Smokable medical marijuana goes on sale for first time in Orlando

Curaleaf employees answer a customer's questions about the new smokable medical marijuana treatment that the pristine dispensary offers. On March 18, Gov. Ron DeSantis signed Senate Bill 182, repealing the ban of smokable medical marijuana, therefore allowing it in the state of Florida.

Almost two years after medical cannabis was approved in the state of Florida and a week after a new bill was signed by Gov. Ron DeSantis, smokable medical marijuana went on sale in dispensaries across the state on Monday.

DeSantis signed Senate Bill 182 on March 18, repealing a former ban on smokable medical marijuana that Gov. Rick Scott put into place in 2016. 

According to the Florida Department of Health's Office of Medical Marijuana Use, there are 110 approved dispensaries across the state. Out of those, six are in Orlando.

However, there are only six medical marijuana dispensary companies with multiple locations statewide that have been approved to sell the smokable form: 

  • Trulieve
  • Curaleaf
  • Liberty Health Sciences
  • VidaCann
  • AltMed Florida (MüV)
  • GrowHealthy

Curaleaf spokeswoman Vickie Gaston said although Monday was the first day that the smokable treatment was legally available, because DeSantis had approved the bill only a week before, it would take some time to get the treatment into dispensaries.

"We've been working hard to get the product across the state," Gaston said.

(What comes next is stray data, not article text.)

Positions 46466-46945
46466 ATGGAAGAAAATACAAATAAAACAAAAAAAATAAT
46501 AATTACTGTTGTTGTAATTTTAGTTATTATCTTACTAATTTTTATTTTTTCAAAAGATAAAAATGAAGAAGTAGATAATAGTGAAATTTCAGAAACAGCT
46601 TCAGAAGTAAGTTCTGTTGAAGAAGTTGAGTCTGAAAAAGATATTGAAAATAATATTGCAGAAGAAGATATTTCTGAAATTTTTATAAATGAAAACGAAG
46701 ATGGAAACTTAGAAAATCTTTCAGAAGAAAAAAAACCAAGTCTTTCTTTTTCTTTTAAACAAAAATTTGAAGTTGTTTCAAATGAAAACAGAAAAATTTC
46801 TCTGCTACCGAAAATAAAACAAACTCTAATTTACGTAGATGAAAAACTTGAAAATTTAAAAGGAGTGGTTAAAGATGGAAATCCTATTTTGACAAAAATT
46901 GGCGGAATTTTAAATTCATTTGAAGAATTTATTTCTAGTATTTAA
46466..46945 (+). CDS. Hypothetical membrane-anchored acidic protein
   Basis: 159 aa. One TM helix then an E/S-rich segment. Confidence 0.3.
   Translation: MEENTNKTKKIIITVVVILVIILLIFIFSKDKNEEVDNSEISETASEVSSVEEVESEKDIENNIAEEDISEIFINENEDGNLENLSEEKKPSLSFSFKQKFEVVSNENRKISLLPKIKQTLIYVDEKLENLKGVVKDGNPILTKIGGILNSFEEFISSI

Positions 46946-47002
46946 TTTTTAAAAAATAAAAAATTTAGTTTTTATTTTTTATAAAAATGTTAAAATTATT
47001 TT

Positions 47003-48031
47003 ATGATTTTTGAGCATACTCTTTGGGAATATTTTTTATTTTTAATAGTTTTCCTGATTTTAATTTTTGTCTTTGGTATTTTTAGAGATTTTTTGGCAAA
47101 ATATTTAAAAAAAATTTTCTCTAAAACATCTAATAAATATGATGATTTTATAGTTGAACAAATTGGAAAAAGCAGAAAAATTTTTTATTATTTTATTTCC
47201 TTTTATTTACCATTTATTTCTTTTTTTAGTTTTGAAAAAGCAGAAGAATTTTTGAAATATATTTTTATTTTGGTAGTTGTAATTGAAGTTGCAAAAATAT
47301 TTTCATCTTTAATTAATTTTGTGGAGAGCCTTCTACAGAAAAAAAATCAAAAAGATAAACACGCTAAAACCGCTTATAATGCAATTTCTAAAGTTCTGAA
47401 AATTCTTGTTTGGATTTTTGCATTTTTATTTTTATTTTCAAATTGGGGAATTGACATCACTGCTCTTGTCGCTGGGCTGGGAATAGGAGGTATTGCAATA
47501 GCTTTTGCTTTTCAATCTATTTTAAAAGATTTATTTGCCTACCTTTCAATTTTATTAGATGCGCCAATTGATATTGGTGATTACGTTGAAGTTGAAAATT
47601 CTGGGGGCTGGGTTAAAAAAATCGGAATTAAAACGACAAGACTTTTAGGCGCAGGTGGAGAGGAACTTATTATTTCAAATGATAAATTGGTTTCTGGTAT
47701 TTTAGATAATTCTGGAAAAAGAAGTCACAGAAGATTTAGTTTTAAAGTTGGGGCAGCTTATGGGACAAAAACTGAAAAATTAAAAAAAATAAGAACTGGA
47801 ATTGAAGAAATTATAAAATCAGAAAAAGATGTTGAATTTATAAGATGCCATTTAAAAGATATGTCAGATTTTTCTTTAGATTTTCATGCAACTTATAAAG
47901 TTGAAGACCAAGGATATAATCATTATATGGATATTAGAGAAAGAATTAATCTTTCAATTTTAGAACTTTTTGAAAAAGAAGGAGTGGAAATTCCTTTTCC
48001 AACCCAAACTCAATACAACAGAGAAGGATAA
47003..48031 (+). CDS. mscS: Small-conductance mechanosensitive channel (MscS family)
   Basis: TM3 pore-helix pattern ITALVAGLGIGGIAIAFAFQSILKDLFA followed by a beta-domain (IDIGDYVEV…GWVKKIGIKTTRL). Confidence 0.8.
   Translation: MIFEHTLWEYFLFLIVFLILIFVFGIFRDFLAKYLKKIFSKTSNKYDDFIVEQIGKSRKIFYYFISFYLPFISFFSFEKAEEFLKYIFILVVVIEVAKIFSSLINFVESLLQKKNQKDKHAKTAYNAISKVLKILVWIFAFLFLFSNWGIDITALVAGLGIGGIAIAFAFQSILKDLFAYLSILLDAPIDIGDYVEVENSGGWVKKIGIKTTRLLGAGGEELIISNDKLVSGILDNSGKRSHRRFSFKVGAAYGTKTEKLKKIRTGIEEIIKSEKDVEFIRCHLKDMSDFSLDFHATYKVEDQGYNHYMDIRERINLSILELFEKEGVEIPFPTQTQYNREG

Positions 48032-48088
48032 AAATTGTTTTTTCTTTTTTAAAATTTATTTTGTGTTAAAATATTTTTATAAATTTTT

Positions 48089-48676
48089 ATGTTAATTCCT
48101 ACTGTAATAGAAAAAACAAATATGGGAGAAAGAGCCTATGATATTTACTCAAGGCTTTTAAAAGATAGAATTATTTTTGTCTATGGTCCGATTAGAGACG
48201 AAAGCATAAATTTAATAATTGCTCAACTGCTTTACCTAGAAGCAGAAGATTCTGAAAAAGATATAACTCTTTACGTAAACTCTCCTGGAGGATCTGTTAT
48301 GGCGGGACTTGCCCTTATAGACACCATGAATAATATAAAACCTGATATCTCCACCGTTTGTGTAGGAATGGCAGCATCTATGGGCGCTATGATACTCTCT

Over 197,000 Floridians are qualified to receive medical marijuana treatment, while over 254,000 have registered with the state to receive the drug, a release from the Office of Medical Marijuana Use said.

Vinit Patel, regional dispensary operations manager of Curaleaf, said the smokable treatment at the east Orlando dispensary on 775 N. Semoran Boulevard has been very well received so far because of something called the "entourage effect."

The entourage effect, according to Patel, is when a patient is able to experience all of the benefits of medical cannabis due to smokable treatment, rather than the select benefits that a patient can experience through cannabis tinctures or vape treatments. He said there are hundreds of thousands of compounds in each cannabis flower versus the extracted products.

"[With non-smokable treatments] you lose all those other great products and those other chemical compounds that do have those added effects toward resolving whatever ailment you have," Patel said. 

Because of this effect, Patel said he expects "a good chunk" of patients who use medical cannabis will switch to the smokable form of treatment.

"In the coming weeks, the coming months, it's going to be very exciting," Patel said. "I expect smokable to be a big needle mover for everyone in the industry."

Although Kathryn Molnar, senior political science major, said she does not actively follow news about marijuana, she heard that smokable medical marijuana became legal and was very pleased with the thought.

Molnar said that it would be inaccurate and misleading to consider the drug as something as dangerous as narcotics, due to the amount that medical marijuana helps people.

"I'm happy where this is going, legally speaking," Molnar said. "From what I understand, it's appalling the number of people that have been arrested for something that's just now becoming more socially acceptable, and lives have been ruined. And I just hope that people start to become more aware of the difference between weed and actual narcotics."

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